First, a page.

My new approach to finding a gap in the app market
A different take on making a side project profitable in this saturated app world.
A problem a lot of developers I know have is thinking about what they can apply their newfound superpowers to: launching a side business or creating apps to make millions (the most common in my experience), developing embedded systems to automate your home, web apps to help manage your at-work pingpong tournaments and more.
A major issue with the first one is that the market, between both Android and iOS, has over 4 million apps for your potential customers to download — how are your customers supposed discover your new vegan recipe app amongst the clones of Flappy Birds, Bejewelled rip offs and Instagram-story-optimisers?
Secondly, what makes your idea original enough for people to download it?
My take is that it doesn’t need to be.
The app store is plagued by thousands of games, and apps that barely work that’ve been made to fill a gap in the market that was relevant at the time. Years ago someone uploaded the first 3-minute ab workout routine generator because one didn’t exist. That person likely made a small fortune from their app and might be thinking about how lucky they were to be the first to do so. App ideas are now seldom original — yes with the emergence of powerful and exciting new toolkits and technologies like machine learning and AR we will see new innovations in the app space, and some people really can think of incredible, innovative ideas, but maybe you can’t and you’re kicking yourself about the fact that everything with a public and free to use API has already been done.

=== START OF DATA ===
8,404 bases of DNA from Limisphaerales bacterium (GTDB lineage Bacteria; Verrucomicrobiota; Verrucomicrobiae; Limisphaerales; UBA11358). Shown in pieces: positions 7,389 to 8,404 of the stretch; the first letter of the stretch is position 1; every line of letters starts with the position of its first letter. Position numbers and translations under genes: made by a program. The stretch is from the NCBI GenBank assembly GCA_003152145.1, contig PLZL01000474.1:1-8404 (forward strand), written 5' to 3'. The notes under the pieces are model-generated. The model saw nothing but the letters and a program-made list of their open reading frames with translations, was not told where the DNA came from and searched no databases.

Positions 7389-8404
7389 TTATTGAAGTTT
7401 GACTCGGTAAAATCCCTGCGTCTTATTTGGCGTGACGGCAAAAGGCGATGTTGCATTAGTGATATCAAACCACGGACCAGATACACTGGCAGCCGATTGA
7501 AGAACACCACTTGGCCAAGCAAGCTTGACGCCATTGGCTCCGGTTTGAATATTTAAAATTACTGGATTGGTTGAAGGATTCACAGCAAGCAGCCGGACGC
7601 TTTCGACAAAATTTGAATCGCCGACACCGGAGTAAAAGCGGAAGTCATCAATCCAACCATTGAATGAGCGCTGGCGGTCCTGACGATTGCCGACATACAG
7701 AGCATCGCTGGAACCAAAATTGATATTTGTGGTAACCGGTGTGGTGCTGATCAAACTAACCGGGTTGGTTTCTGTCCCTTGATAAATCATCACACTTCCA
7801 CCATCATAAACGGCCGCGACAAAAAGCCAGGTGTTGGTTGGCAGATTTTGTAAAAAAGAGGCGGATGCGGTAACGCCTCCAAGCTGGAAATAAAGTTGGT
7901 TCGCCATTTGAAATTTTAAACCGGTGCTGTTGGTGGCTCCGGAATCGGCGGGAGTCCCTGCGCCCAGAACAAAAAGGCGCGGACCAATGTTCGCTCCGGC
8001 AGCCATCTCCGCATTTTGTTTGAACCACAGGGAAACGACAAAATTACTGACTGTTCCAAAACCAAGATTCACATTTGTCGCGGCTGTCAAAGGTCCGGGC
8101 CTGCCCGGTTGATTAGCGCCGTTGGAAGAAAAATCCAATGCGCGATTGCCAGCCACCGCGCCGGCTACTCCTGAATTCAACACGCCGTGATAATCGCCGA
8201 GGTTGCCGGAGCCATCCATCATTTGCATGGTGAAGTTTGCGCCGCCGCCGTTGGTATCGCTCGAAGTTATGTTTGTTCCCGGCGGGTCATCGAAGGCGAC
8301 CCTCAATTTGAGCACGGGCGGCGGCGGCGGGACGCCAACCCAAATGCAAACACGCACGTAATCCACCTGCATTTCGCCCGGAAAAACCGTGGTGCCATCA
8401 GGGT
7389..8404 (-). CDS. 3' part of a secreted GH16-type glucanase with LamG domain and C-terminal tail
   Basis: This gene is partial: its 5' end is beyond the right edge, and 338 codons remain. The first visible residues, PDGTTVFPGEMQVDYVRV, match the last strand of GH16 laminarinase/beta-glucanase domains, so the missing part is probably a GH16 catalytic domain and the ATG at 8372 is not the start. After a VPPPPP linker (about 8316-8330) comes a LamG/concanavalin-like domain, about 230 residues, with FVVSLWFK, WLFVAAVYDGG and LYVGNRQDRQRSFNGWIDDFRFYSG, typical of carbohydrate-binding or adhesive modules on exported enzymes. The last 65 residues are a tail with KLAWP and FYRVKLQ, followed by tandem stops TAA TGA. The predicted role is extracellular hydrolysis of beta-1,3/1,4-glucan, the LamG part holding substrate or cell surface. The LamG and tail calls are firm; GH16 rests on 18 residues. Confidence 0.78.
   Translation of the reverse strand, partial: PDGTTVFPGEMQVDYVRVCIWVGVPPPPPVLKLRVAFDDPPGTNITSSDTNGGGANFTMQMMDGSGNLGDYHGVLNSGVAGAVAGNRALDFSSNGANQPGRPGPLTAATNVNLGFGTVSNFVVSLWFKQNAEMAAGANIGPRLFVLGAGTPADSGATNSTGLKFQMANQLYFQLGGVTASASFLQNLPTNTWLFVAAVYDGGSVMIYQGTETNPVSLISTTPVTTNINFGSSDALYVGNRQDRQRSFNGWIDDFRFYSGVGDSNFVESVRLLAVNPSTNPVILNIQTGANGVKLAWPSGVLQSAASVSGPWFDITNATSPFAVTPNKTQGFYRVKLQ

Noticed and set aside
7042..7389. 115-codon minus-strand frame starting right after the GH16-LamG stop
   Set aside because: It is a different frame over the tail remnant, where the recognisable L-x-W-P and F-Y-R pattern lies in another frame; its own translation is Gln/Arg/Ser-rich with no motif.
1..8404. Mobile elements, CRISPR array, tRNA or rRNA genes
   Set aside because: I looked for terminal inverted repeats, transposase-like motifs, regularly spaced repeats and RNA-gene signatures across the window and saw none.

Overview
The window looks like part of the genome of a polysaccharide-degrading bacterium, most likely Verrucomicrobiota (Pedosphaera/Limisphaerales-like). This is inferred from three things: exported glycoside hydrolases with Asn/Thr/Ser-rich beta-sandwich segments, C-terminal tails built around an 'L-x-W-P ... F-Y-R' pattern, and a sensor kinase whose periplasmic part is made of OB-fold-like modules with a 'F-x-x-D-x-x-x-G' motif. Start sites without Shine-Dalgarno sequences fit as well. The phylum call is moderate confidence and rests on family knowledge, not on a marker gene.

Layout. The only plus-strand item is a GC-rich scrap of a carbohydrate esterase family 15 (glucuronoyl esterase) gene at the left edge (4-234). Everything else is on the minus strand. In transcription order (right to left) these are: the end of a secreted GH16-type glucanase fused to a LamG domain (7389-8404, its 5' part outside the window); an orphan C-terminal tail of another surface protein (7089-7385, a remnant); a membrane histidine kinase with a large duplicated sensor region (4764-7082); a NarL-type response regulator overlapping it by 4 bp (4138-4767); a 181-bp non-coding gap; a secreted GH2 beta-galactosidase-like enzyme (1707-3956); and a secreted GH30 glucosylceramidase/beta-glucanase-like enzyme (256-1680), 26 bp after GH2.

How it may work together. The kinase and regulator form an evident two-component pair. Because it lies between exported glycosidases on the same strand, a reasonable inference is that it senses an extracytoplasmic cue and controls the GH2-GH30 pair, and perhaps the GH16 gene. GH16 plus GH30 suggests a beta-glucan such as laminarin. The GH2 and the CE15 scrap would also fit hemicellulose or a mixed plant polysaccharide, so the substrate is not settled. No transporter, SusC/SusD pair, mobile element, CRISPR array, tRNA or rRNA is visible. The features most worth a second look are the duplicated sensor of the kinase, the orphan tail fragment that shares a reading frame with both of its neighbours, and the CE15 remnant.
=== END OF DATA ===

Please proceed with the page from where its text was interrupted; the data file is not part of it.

So what are you to do? Reinvent the wheel.
I created Seagull Trainer, a £2, fully-fledged, Kegel training app built to be a little bit fairer to the people looking for apps to help reinforce their pelvic floor muscles. A friend of mine told me he started using a free kegel training app on Android and showed me how the app worked — he was able to get 3 sessions in (which included 2 manoeuvres) before he was told he had to buy the remaining 97 sessions via in-app-purchases for £8 in total. He bought the sessions! I thought this was ridiculous so I decided to make a better looking, gamified version with more features, a well researched routine and answer questions commonly found in the Kegel world by browsing forums and research sites.
Would making the app free be a more fair thing to do? Yes but my time is also valuable to me and £2 is less than the price of most peoples morning coffees. Also ads suck.
The app is currently bringing in more money (almost definitely far less than whatever figure you’re imagining) than any of my free + ads apps are. Yes with an obscene amount of volume these freemium apps can make a good amount of money but they’re also usually in the realm of apps that have already been done to death or require an obscene amount of effort to beat the competition — why not go for the tried and tested salesmen approach of undercutting the competition with a better product?
This also helps get around your first issue (app discovery); hundreds of app ideas have been farmed into this ‘just about works and costs money’ niche and due to the sheer number of users on these app stores, people are biting. If people are searching for these things anyway, put the best option in their eyes and they just might give it a go given enough polish, screenshots, honesty and positive reviews.
By following this approach, we purge the app store of poorly implemented, money-grabbing apps that appear free then charge obscene amounts for basic functionality — it may also help you get that elusive side hustle started. Consider a solution that improves upon badly implemented, freemium, good ideas next time you’re racking your brain for a side project to work on, especially if you see something niche. And who knows, maybe one day people will finally be okay with spending less than the price of a coffee for a tool that could revolutionise multiple aspects of their life.